I weighed myself daily and derived a sense of worth from that number.
I thought, if I work harder and get leaner, then I’ll be happier. If I can make my body more aesthetically appealing, then I will love myself.
If I can maintain 12% bodyfat, then my boyfriend won’t cheat on me. If I can look like a figure competitor, then I’ll never be unhappy with myself ever again! I went so far down this if/then rabbit hole that I’m legitimately surprised to have escaped it.
Inevitably, I wasn’t able to keep up this lifestyle, because what I was pursuing wasn’t fulfilling, and the way that I spoke to myself wasn’t nurturing in the least.
I told myself the story that I wasn’t enough—skinny enough, strong enough, or successful enough. I’d look in them mirror and point out all of my flaws.
The phrase “I can’t eat that” escaped my lips so many times, that my friends stopped inviting me to happy hours and social engagements.
They said they didn’t want to “mess up my diet.” It hurt to hear that, but in truth they were only doing what I taught them to do—removing temptations unless it was my cheat day (which happened to be Saturday at the time).
I constantly spoke negatively about my body (to myself and to others), chastising myself for every perceived failure, and partaking in a vicious cycle of binge, berate, restrict, repeat.
The truth was, I didn’t love who I was, and no amount of leanness or calorie restriction would change that.
What I would eventually discover is that true contentment comes from a place of self-love and compassion.
Lifting and eating nutritiously are only sustainable if you do it because you love your body, not because you hate it.
When you know, with the utmost certainty, that you are exactly where you’re supposed to be-only then can you begin your journey to the highest expression of you.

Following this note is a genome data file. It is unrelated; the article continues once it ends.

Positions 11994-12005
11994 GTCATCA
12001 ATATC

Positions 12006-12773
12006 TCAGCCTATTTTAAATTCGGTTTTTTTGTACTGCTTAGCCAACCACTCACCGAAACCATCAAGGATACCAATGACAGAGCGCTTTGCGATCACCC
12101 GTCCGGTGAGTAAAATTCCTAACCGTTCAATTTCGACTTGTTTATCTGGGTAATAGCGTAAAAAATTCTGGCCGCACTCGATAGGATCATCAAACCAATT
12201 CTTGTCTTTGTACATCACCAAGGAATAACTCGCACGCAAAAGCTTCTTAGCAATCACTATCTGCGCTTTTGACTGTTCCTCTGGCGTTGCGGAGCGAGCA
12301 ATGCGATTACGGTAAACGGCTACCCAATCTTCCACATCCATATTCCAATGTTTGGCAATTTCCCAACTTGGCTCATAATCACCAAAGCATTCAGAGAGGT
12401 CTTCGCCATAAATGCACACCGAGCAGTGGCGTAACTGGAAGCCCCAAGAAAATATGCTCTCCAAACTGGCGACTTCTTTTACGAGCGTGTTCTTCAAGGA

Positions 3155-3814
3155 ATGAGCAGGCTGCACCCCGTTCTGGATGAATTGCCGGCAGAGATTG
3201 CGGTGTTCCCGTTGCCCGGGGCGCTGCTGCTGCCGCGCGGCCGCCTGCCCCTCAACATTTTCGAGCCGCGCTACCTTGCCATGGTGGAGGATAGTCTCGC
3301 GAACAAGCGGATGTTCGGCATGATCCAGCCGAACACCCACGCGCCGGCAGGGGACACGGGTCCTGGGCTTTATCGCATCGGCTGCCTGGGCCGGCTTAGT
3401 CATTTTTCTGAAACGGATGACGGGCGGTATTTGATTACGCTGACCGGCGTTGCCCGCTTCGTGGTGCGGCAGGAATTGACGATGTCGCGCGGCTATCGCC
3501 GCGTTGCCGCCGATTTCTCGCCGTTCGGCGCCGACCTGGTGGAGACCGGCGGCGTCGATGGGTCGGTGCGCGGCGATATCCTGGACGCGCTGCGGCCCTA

Only then will fitness enrich your life, as opposed to detract from it.
Through practicing positive self-talk, daily compassion journaling, and utilizing my supportive social network, I was able to climb out of that rabbit hole, and arrive at a place of acceptance and grace.
Self-talk, both positive and negative, is a very powerful thing. Our self-talk determines many of our actions, and our reality is largely based on how we think.
As Shawn Achor, author of the bestselling book, Before Happiness says:
"...before happiness and success comes your perception of the world. So before we can be happy and successful, we need to create a positive reality that allows us to see the possibility for both."
Create a positive reality--meaning that we actually have the power to construct and actualize the world we live in (to a point, obviously).
Achor goes on to say that at any given time we are faced with multiple realities that are all true, but not all of which will propel us into our most successful, happy selves.
The successful, happy person is one who has developed the skill to see the most valuable reality in any given situation.
Basically, we get to choose.
We get to choose how we speak to ourselves, how we view situations, and how we handle stress.
We get to choose if we will see our obstacles as useful and character building, or if we allow them to hinder us.
We get to choose if we will speak to our bodies in a loving manner, and decide if we will find success as it pertains to our fitness endeavors.
It's all up to us, and our mindset.
So how is this choice and the subject of mindset any different for women than it is for men?